Matha is a word that originated in the Sanskrit language which is regarded as one of the oldest languages of the world and even the language Hindi is said to be derived from it. It refers to a place of study which can either be an institute or college or school. In Buddhism and Jainism, it also refers to a monastery. These were established by Adi Shankaracharya who was an Indian guru (teacher), philosopher and theologist. He was born in 44 BCE in Chidambaram and he was the one who consolidated the doctrine of Advaita Vedanta (non-duality). It is a part of Hinduism which refers to the attainment of the higher self of one’s true identity.
Mathas took time to grow and during the period of the second half of 1st millennium CE as proved by the archaeological pieces of evidence. In these institutes, sannyasis (monks) and gurus were led by Acharyas (teachers). The main purpose of these institutes was set for the attainment of “Moksha” which means free from the cycle of rebirth. These also taught the disciples about medicine, dance, art, etc. These ancient Mathas are mainly found in southern India for example in the states like Kerala, Andra Pradesh, Telangana, Tamil Nadu, etc.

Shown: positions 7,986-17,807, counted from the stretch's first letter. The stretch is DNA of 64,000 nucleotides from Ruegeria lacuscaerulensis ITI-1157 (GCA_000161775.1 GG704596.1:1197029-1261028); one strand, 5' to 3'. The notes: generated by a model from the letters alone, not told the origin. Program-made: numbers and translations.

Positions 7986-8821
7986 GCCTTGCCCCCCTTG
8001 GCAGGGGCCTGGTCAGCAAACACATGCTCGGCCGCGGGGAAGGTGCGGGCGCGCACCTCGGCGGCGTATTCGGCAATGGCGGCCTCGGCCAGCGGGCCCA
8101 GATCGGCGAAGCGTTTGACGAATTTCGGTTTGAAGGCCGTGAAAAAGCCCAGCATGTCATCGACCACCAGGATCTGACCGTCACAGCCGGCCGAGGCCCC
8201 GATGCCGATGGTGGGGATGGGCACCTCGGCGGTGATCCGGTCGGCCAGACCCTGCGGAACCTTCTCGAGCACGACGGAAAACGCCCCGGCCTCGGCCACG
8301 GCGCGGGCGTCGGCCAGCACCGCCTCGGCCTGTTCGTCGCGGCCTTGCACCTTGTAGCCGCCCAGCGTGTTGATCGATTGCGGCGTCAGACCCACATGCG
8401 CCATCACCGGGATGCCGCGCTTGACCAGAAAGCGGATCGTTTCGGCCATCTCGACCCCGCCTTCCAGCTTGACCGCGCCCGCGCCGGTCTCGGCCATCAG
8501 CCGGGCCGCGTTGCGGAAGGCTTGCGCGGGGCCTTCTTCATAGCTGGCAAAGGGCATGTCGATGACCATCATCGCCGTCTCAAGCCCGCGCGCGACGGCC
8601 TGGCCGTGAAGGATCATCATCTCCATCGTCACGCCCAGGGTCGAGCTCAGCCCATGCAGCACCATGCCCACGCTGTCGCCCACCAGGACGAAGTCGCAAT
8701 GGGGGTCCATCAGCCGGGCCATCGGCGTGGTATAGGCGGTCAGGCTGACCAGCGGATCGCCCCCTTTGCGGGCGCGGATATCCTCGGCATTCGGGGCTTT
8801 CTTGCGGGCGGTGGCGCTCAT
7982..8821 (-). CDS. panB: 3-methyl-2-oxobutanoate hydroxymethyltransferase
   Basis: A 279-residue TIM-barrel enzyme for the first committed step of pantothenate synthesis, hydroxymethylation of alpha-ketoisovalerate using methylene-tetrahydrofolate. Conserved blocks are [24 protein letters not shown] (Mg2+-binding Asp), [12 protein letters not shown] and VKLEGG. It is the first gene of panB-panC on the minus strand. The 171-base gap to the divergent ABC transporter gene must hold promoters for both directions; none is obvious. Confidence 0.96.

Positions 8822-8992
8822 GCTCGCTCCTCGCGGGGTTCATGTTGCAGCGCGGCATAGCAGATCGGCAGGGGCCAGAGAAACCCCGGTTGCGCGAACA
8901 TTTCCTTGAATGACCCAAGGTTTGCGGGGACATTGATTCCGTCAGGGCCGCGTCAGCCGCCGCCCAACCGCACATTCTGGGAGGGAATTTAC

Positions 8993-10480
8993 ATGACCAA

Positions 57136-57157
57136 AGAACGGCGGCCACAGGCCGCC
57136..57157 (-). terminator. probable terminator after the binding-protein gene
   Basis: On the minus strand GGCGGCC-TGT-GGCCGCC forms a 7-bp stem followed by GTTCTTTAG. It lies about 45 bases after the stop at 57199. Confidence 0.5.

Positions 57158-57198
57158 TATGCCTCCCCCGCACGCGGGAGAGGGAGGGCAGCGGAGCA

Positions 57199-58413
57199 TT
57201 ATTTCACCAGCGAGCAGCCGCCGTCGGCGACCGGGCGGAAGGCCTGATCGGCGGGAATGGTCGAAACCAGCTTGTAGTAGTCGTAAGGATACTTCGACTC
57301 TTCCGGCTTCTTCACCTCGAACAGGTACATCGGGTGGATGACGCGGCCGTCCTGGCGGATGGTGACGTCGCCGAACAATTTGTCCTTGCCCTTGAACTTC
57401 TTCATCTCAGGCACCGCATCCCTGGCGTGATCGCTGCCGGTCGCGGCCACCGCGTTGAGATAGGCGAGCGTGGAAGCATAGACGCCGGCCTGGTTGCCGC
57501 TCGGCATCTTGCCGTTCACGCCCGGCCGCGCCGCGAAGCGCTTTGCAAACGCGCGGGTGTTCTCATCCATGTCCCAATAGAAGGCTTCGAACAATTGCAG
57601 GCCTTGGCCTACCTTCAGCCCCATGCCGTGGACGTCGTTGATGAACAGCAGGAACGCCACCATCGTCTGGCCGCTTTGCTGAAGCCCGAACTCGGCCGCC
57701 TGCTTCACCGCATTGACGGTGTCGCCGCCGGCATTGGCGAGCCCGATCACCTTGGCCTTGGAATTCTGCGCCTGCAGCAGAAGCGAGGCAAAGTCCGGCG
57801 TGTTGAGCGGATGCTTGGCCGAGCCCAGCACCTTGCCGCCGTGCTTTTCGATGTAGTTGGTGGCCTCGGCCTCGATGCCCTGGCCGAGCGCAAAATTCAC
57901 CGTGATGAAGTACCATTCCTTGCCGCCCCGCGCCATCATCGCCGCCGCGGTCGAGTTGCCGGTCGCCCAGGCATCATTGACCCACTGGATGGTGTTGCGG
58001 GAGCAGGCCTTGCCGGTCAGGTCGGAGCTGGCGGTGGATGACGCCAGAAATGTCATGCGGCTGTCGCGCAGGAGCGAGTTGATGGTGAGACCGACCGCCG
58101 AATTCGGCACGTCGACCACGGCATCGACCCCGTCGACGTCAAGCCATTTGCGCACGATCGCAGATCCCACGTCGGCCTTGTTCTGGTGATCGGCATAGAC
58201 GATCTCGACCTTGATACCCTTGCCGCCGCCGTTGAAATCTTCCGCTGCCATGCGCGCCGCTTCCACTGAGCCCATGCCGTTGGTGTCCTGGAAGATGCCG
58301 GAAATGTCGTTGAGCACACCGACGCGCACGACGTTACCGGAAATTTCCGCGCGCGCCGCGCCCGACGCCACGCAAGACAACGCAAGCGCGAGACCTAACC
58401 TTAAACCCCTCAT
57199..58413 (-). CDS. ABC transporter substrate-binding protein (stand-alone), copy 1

Five major rules for students learning in Mathas which were later adopted by Jains and Buddhists are :
- To not injure living beings
- To be truthful
- To not take another’s property
- To practice self-restraint (continence)
- To be tolerant/liberal
The four Mathas are called Advaita Mathas and these were taken care of by disciples of Adi Shankaracharya known as Shankaracharya.
In each direction, there is one matha situated. In the north, it is in Badrinath, in the south, it is in Sringeri, in the east, it is in Jagannatha Puri, in the west, it is in Dwarka. These are as follows:
1) Govardhana Math, Puri, Orissa:
This is the eastern part of Advaita Mathas and it is present in the beautiful city of Puri in Orissa. It was formed around 483 BC. Swami Nischalananda Saraswati is the current Shankaracharya. This math has been connected to the Jagannath temple. Deities like Lord Vishnu, Lord Shiva, Goddess Vimala are worshipped here. Ardhanareshwara Shiva and Krishna are put up by Adi Shankaraya. Its history goes back to its first holder or leader that was Padmapadacharya.
According to the legend, this matha also holds connections with the Jagannath temple which is also situated at Puri. Another matha that is regarded as its substitute was made around the same time and it is called Sankarananda Math. A tradition named Samudra Aarti also takes place. It was started nine years ago by present Shankaracharya. It is a prayer made to the sea on the day or special occasion of Paush Purnima. It is said to have a connection with Jagannath temple which is also located in Puri and thus it is regarded as Govardhananthatha. It does contain one more sub-matha which was built around at the same time and it is regarded as Sankarananda Matha. It covers all the eastern Indian sub-continent including stated like Mizoram, Tripura, Bihar, and countries like Bhutan, Nepal, Bangladesh, etc. Padmapadacharya preached the concept of ‘Prajnanam Brahma’ (Consciousness is Brahman) which formed based on Rig Veda.
2) Sringeri Sharada Peetham, Chikkamagaluru, Karnataka: